Today is the 65th anniversary of Trinity.

We all remember J. Robert Oppenheimer's reaction ("Now I am become Death, the destroyer of worlds" from the Bhagavad Gita) but I think the lesser known words of the lesser known Kenneth Bainbridge do the job a little bit better: "Now we are all sons of bitches."

Humans have a tendency to overuse superlatives when it comes to history. Browse the non-fiction section of your bookstore and you will find dozens, perhaps hundreds, of accounts of things that "changed the world" or were "turning points in history." This is almost always bunk, but the events of July 16, 1945 at White Sands are among the few that can accurately be described that way. I could talk for hours and maybe days about this subject but I will be as brief as I can: the moment "The Gadget" detonated, the world changed. What happened at 5:29 AM Mountain Time on that day became the dominant topic of conversation and thought for the next forty years and forever altered the way the nations of the world interact. It made World War III unthinkable and, as a result, introduced proxy wars and Marx Brothers-like misadventures of industrialized nations in isolated and unpronounceable places.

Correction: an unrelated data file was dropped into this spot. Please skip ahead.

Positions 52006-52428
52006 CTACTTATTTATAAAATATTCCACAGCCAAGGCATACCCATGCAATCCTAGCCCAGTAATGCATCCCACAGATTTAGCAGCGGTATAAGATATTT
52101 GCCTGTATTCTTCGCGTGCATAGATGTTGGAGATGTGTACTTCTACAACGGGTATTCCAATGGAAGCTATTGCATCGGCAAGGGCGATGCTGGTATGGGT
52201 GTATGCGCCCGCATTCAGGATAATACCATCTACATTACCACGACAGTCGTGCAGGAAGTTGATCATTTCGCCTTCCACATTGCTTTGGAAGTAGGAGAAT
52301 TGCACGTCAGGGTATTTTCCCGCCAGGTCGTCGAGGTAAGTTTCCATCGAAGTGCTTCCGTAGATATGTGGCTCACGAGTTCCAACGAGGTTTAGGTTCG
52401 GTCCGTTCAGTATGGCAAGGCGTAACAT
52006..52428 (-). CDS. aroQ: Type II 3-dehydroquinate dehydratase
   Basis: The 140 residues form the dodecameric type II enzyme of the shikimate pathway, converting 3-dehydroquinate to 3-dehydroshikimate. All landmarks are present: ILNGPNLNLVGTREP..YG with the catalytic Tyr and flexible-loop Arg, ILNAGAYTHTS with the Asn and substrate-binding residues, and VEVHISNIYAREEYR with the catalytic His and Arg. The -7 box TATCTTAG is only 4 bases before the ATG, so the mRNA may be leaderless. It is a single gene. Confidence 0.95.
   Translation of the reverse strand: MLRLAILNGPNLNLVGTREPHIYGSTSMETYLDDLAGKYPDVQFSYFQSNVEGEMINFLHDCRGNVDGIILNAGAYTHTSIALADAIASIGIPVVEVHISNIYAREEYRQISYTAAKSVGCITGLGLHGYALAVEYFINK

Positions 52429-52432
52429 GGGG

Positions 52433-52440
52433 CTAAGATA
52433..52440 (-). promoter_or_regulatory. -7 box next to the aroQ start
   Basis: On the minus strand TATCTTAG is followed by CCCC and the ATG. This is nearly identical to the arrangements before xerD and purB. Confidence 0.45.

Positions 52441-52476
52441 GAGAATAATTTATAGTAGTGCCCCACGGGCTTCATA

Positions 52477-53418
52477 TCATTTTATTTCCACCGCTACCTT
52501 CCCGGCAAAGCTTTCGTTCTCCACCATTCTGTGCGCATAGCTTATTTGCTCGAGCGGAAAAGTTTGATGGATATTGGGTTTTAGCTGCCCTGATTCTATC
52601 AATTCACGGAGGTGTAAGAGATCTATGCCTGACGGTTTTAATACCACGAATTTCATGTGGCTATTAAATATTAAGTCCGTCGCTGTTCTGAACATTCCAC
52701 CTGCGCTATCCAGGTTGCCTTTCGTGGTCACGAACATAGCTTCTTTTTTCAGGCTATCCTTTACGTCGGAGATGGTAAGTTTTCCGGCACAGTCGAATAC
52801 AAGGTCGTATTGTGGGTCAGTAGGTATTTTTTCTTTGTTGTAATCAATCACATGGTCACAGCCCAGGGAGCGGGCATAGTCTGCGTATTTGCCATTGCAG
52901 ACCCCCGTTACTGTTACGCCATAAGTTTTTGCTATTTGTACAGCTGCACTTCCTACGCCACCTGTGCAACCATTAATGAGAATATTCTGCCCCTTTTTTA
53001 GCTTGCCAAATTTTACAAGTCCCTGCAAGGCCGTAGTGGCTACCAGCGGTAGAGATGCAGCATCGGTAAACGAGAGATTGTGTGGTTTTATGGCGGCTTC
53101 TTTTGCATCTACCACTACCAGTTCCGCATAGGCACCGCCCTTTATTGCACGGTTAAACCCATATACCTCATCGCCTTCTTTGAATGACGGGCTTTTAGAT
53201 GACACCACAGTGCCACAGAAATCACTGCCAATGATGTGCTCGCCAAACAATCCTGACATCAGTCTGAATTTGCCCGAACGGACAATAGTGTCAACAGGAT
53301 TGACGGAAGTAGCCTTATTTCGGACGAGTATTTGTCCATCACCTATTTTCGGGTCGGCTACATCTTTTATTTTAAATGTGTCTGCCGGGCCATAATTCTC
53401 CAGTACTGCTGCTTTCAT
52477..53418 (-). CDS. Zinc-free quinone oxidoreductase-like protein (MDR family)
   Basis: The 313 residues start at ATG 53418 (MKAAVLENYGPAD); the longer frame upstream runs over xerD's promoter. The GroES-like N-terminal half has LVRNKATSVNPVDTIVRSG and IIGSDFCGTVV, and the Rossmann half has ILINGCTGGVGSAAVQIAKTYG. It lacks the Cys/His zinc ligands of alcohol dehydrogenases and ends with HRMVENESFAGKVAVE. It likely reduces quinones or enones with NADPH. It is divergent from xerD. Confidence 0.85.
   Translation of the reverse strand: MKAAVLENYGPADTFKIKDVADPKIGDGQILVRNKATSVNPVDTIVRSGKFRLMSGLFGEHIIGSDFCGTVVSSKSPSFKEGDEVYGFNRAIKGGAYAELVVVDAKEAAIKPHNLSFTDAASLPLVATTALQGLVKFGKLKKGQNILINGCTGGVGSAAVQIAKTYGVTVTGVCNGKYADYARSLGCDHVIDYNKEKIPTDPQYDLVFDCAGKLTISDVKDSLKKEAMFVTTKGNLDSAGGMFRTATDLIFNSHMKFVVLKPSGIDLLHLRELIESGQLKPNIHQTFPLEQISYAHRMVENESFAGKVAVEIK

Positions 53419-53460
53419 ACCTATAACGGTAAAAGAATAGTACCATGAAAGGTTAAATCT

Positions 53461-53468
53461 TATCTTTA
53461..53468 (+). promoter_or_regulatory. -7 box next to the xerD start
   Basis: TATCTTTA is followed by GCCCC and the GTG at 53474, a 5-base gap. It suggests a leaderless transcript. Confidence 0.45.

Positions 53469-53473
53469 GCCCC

Not being a historian by trade, I can only think of a few analogous events. The invention of electricity. The printing press. The Protestant Reformation – Treaty of Westphalia combo. The conversion of Constantine I of Rome to Christianity. Marco Polo shaking hands with Kublai Kahn.

What else? I'm sure I've only scratched the surface of the list of events that legitimately altered the course of human history. There must be more, such as the historic and planet-changing election of Barack Obama.